MRC RECOMMENDS WOMAN IN THE WIND: A JACKSON GAMBLE NOVEL
“Just when I thought it was over, Gregory Stout adds another twist. I love it when I am caught off guard. He kept the mystery going to the very end.” – The Mystery Review Crew
Woman In The Wind: A Jackson Gamble Novel
“Nashville PI Jackson Gamble is hired by a muckraking newspaper columnist to track down a missing woman named Darlene Munson, who is in possession of a secret file that holds the proof needed to expose a far-reaching conspiracy to rig a statewide election. In the process of searching for the “woman in the wind,” bodies pile up as Gamble runs afoul of the city’s police department, and political leadership, its most widely-read newspaper, the all-powerful recording industry, and an urbane, but no less ruthless, organized crime boss. And after nearly getting killed himself, Gamble must make one of the hardest choices he has ever faced, one that may quite literally allow a beautiful woman to get away with murder.”
Review of Woman In The Wind:
Woman In The Wind, A Jackson Gamble Novel by Gregory Stout, maybe my first novel in the series, but I never felt lost in any way. The novel stands alone, but, like all series, I feel it is best, to begin at the beginning.
As soon as I met Nashville PI Jackson Gamble, I thought of Jim Rockford, from the TV series, The Rockford Files, with the oddball clients and his ability to amass bumps and bruises through teeth-jarring fisticuffs. A political conflict and a need to do the right thing and calling it like he sees it led him to hand in his police shield. He is still recovering from his last client’s recovery, but that is another story and his lady friend, Maggie knows how dangerous his job can be.
Jackson received a call, but the man refused to leave his name. In walks Albert Glass, an investigative reporter who writes a watchdog column wanting to hire him to find a missing informant, Darlene Munson, the Woman In The Wind.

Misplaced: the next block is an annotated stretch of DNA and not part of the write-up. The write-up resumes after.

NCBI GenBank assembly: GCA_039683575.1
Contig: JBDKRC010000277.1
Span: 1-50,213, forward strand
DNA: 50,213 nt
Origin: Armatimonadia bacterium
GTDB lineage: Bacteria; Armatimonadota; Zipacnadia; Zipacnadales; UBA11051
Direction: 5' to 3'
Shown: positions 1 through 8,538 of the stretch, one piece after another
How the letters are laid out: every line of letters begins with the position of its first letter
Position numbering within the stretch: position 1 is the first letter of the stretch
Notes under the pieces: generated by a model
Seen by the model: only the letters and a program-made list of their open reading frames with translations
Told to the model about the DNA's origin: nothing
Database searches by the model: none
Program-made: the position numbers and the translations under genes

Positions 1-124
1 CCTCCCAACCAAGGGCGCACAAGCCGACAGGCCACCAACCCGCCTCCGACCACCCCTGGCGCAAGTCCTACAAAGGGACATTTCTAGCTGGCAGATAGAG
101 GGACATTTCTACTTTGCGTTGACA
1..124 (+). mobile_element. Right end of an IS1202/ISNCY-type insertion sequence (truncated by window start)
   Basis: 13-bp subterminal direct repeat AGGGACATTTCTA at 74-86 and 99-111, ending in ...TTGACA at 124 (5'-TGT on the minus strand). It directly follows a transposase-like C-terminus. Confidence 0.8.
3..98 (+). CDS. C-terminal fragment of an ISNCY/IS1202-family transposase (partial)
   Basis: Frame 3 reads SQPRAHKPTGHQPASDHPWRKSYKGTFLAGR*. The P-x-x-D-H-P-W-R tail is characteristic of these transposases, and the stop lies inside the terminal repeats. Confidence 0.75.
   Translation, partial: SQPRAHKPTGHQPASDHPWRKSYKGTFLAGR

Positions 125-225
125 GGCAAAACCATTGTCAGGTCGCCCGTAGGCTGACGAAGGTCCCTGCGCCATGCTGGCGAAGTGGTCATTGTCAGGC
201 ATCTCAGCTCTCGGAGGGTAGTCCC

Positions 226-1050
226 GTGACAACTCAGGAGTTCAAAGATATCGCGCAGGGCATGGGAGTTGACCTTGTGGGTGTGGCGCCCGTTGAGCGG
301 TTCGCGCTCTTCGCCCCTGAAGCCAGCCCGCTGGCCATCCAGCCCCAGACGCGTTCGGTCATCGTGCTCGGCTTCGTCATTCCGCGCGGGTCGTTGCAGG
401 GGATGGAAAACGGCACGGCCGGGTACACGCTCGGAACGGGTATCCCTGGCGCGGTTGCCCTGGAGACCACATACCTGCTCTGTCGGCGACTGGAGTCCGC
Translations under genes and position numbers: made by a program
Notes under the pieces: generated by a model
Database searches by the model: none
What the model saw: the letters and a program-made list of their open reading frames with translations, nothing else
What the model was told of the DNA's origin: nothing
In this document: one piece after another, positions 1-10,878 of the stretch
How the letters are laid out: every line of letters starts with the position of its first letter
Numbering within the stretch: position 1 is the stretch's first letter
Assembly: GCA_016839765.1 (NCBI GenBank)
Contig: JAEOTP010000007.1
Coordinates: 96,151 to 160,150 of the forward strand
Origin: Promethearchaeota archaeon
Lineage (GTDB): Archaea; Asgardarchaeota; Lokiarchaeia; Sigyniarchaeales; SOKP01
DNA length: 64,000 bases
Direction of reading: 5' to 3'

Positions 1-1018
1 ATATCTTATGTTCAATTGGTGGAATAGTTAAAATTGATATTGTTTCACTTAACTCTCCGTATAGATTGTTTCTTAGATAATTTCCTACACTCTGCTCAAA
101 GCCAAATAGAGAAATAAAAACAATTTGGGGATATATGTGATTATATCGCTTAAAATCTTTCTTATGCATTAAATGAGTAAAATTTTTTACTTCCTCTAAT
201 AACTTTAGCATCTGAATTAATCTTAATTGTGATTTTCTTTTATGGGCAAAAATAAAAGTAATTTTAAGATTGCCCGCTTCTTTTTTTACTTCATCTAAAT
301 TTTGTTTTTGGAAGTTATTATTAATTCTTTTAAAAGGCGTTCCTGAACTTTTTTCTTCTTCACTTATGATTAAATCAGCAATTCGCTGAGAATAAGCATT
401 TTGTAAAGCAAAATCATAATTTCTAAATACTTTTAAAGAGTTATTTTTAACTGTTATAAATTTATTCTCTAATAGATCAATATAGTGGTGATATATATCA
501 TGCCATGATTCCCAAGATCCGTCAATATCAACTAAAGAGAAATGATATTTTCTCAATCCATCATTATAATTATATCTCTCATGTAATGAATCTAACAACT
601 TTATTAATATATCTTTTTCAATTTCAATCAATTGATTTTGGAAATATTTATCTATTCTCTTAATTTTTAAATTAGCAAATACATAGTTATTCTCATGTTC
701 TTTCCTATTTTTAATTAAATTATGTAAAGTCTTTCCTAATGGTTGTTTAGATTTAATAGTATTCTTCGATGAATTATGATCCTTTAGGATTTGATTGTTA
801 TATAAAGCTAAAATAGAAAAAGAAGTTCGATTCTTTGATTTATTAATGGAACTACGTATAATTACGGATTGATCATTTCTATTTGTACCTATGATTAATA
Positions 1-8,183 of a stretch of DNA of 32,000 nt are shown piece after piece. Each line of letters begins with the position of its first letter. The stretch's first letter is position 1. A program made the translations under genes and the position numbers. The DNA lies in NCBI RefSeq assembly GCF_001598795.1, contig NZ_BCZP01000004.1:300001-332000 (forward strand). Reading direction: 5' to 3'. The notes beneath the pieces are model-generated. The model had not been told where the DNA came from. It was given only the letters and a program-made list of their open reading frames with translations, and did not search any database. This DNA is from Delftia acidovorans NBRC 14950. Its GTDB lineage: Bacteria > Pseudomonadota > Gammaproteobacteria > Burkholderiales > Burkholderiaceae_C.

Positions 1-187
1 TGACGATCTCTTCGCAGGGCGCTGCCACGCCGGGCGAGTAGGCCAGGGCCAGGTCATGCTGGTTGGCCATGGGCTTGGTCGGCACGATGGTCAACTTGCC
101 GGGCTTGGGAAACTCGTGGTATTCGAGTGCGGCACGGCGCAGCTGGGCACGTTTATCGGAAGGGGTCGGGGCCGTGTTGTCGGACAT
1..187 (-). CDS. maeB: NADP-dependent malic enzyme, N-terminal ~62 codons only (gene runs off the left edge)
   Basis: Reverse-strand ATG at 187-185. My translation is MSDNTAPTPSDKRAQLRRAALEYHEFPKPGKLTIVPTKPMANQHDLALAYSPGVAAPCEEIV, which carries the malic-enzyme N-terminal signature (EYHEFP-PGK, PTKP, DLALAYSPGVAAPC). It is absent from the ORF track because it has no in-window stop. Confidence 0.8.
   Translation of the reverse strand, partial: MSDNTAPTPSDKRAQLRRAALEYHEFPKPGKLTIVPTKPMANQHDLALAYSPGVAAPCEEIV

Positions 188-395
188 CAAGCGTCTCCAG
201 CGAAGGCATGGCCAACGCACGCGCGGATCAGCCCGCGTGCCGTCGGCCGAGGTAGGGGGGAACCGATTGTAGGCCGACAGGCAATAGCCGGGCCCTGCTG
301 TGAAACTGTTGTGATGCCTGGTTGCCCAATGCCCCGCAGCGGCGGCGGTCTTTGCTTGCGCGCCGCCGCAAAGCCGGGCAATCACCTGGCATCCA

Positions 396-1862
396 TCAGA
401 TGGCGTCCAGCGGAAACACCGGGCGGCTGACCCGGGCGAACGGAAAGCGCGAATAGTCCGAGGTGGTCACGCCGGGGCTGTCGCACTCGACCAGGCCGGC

Not only is Darlene missing, but now, Albert is missing too…and the plot thickens.
We have colorful characters and descriptive details, making it easy to visualize the people and the action that happens around them. The mystery is filled with depth and suspense, and we will see how dangerous Jackson’s investigation will become. I had an SOB moment, and I think that is fantastic. The villain snuck up on me…
Organized crime, politics, corruption, conspiracy, and not-so-strange bedfellows, kept me reading. Bodies piled up. Do two wrongs make a right? How much is a life worth? I find that life is rarely black and white, but it is easy to know right from wrong. It is funny how people justify their wrongdoing.
I kept trying to figure out the mystery before I reached the end. I was quick to figure out some things, others not so much. Just when I thought it was over, Gregory Stout adds another twist. I love it when I am caught off guard. He kept the mystery going to the very end.
And that ending,…Gregory Stout created a true James Rockford ending and I love it.
About Gregory Stout:
Greg’s background includes 27 years as an executive in the automotive industry and twelve years as a teacher of American history, language arts, reading, drama, film criticism, and Latin in the public school system in suburban Chicago. He holds a BA in economics from the University of Kansas and a Master of Arts in education from Aurora University.
Greg has recently won the prestigious Private Eye Writers Shamus Award for the novel Lost Little Girl! Keeping company with Mickey Spillane!
Of greater relevance, he has written more than 22 books on the history of American railroads, a logical outcome of having grown up in a family of professional railroaders. His first title, Route of the Eagles, a history of the Missouri Pacific Railroad, was released in 1995 and his most recent effort will be in print in mid-2019.
Gideon’s Ghost, his first work of fiction, was drawn from actual experiences that took place during an extended visit with relatives in a small town in Missouri during the mid-1960s. It is a book written for young adult readers, which, not coincidentally, was the age group he taught during his “second career.” Of course, like any good ghost story, some of the plot elements are imagined and some really happened. It will be up to the reader to decide which is which.
Now retired from the day-to-day workforce, he still writes for at least two hours every day (when not fishing, traveling, going to the movies, or pursuing rail fan activities). His advice to aspiring writers is “…keep reading, keep writing, and if your dream is to one day see your name in print, never, ever give up. The more you write, the better you will get, and one day your dream will become a reality.”
Greg resides with his wife and two cats, Wallace and Gromit, in Cape Girardeau, Missouri, where he is also a member of the Heartland Writers Guild.
Find out more by visiting: https://www.gregorystoutauthor.com/